All this gave me an idea for something to try with a team I’ve working with that needed to rehabilitate their team identity into something healthier. Typically, teams sour on the idea of going through an exercise like this. The team I was working with was no exception. They likened it to defining team goals – a largely tedious and uninspiring chore.

I wanted to know if I could present two possible team identity statements – A/B style – of which one would be clearly undesirable and another more in line with what I suspect the team may be comfortable. The A/B presentation would keep this simple (presenting a selection of six team identity statements as in the experiment with pictures described by Gilbert would be a non-starter.)

Offering a choice should compel them to chose one over the other. I’m counting on their brains to do what brains do. When faced with a choice, they make one. If I were to present them with a single identity statement and ask “How would you like to change this to be more in line with the identity you want?”, I’ve every confidence the room would be filled with silence.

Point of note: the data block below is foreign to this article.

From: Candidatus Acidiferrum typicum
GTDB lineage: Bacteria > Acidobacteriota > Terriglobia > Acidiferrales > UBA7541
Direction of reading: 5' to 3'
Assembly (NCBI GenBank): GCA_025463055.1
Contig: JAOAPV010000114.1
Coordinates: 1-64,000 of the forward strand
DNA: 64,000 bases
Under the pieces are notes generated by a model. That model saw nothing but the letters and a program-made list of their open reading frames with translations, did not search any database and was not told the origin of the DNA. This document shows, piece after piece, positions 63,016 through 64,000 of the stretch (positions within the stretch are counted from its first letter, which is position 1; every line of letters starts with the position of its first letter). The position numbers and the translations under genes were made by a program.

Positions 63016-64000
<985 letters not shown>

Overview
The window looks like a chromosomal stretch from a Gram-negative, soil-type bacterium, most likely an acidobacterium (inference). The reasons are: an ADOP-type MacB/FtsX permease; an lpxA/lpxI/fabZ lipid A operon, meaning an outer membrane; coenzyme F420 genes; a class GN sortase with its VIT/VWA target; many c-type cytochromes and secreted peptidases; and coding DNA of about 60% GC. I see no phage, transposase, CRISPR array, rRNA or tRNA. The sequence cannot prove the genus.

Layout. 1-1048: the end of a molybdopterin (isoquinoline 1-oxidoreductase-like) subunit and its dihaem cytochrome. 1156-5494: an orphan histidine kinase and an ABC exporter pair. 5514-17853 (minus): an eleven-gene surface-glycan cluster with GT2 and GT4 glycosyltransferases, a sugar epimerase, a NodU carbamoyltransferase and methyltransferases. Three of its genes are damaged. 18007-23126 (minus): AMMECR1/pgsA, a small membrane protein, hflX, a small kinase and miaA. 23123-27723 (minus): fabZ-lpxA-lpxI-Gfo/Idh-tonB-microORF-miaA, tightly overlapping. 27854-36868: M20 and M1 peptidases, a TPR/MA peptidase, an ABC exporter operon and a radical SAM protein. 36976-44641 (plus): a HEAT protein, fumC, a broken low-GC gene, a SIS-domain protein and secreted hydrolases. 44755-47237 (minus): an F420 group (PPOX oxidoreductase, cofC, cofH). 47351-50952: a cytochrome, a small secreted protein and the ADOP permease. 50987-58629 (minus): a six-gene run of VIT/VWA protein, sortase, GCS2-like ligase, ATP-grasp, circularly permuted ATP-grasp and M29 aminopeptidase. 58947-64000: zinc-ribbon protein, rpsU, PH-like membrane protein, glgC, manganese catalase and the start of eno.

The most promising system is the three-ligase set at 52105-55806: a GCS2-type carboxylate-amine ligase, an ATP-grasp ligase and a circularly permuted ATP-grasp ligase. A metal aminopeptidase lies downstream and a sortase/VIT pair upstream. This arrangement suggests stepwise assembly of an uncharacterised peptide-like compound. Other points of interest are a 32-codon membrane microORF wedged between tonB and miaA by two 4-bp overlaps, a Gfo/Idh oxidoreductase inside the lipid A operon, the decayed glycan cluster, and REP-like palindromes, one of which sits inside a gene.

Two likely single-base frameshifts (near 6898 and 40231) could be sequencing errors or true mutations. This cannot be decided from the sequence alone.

The very first presentation had a blank page on the left and my intentionally lame and inaccurate team goal on the right.

The team was well aware “no goal” wasn’t an option and wouldn’t reflect well on their performance review with HR and management. My theory was that when faced with an empty goal and one that was inaccurate, they’d suggest something, however minimal, that was an improvement on the initial goal. This is what happened and the team then spent a few minutes tuning the goal into something a little less cringe-worthy. This began the process of converting the goal from the scrum master’s goal to the team’s goal.

Then I deliberately let a week or more pass.

On next presentation, the goal on the left was the goal they chose and tuned previously. The second choice was similar but contained one or two slight modifications intended to move the team’s identity in a more positive and healthy direction. Over the course of several months I tested – A/B/Eye Exam style – numerous team goals. “Which goal do you prefer, the one on the right or the one on the left?”